Solar asset managers such as SMA, the German company known for its smart solar technology, are finding that aerial inspections using drones and manned aircraft are the optimal way of managing and maintaining large solar installations.
SMA has O&M contracts for over 1,000 sites, from small commercial of 30 kW and up to large-scale installations of over 600 MW. The company has been managing assets since 2015 and since then much has changed in terms of the technology and techniques used.
Today they are using drones and manned aircraft to conduct thermal and visual inspections of modules, looking for defects or modules or strings or groups that may be offline. In the course of inspection, they may see, for example, strings, modules and sections offline because an inverters not running, but the majority of the time the imaging is finding broken modules or hot spots on modules.
pv magazine spoke with Mark Culpepper, general manager solar solutions with DroneBase, a global company that specializes in data captured through aerial imaging. DroneBase serves a range of industries including wind energy, insurance, construction, real estate, and more—but the solar industry has increasing become a focus as solar assets increase across the globe.
Aerial inspections have great benefits in the solar industry not the least of which is speed. An unmanned drone can inspect about 20 MW per day per drone operator for on-demand thermal inspections or spot checks, while manned aircraft can capture over 500 MW in a 4-hour period. SMA uses both unmanned drones and airplanes to complete its inspections, finding aerial imaging far superior to “the old way” of doing things, which was manual inspection.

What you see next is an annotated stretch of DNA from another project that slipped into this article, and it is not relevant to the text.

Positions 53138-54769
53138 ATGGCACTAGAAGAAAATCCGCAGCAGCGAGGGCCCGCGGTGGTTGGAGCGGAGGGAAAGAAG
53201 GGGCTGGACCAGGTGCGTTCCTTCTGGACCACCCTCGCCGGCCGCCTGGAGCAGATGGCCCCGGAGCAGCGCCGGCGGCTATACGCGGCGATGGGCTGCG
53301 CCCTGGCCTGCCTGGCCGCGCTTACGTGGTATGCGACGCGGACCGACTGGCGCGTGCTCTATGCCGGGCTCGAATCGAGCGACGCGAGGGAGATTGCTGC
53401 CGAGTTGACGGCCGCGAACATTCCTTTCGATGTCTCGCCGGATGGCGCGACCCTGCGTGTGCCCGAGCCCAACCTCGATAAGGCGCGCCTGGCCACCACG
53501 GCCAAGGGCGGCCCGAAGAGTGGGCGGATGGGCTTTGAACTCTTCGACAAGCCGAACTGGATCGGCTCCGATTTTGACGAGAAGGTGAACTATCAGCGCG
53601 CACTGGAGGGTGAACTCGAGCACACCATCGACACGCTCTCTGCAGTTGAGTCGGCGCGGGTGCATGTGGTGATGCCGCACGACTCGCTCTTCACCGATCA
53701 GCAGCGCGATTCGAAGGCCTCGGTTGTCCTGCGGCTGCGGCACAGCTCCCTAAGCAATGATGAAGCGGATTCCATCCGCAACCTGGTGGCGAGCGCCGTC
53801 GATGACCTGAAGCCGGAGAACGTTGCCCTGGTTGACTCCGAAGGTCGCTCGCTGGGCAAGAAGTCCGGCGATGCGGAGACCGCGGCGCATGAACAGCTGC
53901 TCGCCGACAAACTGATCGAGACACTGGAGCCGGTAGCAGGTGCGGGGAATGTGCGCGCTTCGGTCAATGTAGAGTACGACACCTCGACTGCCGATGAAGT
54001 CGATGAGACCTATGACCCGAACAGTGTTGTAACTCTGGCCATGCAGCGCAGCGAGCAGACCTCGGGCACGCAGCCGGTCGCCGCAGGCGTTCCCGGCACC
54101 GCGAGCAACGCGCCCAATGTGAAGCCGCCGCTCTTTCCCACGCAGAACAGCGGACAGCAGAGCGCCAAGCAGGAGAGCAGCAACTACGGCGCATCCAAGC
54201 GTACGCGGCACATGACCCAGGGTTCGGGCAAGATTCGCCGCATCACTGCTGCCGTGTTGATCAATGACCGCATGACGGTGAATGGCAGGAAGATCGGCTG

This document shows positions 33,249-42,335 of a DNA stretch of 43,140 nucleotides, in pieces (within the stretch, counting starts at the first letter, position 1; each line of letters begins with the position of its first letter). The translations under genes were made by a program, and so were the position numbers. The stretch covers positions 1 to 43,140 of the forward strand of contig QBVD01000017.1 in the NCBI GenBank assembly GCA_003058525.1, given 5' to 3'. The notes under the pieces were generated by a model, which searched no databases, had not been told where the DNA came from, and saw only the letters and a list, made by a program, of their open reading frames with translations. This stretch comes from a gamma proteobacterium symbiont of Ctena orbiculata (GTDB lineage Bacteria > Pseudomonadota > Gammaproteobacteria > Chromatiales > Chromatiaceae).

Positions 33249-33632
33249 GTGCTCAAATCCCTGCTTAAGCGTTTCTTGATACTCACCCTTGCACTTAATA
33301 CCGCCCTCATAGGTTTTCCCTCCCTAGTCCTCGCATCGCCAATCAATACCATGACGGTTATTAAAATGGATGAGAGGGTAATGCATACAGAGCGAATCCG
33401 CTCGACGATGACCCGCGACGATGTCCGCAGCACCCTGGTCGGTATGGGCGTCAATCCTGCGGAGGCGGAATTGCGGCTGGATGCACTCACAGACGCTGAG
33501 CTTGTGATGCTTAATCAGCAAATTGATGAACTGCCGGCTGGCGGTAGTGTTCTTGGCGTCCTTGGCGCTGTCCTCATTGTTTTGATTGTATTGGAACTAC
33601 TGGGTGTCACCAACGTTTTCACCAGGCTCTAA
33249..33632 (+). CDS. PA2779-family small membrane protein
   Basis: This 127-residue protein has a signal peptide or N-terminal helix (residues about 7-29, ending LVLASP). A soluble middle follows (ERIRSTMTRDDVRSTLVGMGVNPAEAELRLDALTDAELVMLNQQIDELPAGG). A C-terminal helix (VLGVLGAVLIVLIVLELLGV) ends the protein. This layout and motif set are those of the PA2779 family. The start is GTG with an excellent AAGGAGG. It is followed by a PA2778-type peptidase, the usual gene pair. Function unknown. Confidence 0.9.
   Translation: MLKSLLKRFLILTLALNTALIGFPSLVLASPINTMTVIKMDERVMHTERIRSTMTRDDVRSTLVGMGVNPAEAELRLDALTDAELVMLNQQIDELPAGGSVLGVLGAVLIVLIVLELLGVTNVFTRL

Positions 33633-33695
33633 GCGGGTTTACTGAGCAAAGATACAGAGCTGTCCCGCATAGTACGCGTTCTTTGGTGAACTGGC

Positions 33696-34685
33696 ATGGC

What’s the difference between the two? “It comes down to picking the right tool for the job,” says Culpepper. “Drones are the best tool for spot checks of solar energy systems. We use manned aircraft for two reasons: for annual health scans of systems and to capture images of large projects and portfolios.”
DroneBase recently announced its North American Solar Scan program, which flies each spring and fall and cover every major solar market in both Canada, including Ontario, and the United States, including California, Nevada, Colorado, Texas, Florida, North Carolina, South Carolina, Illinois, Massachusetts, and more.
Manual inspection required an inspector to go into the field and, using an I-V curve tracer, the inspector would go inside each combiner box, check every string while it’s operating, check every string after they pull the fuse out and see where it’s sitting, etc. Jamie Mordarski, Director, O&M Americas at SMA America, told pv magazine USA that the problem with manual inspection is time.
“It takes anywhere between 15 to 25 minutes per combiner box and if you have a site that has a combiner box with say 1200 combiners boxes, that’s 400 man hours.” He added that in addition to the time it takes, manual inspection doesn’t tell you what the problem is or what module it is. The inspector would have to isolate the string to figure out which module it is. With a thermal aerial scan, a 600 MW site can be done in 5 hours.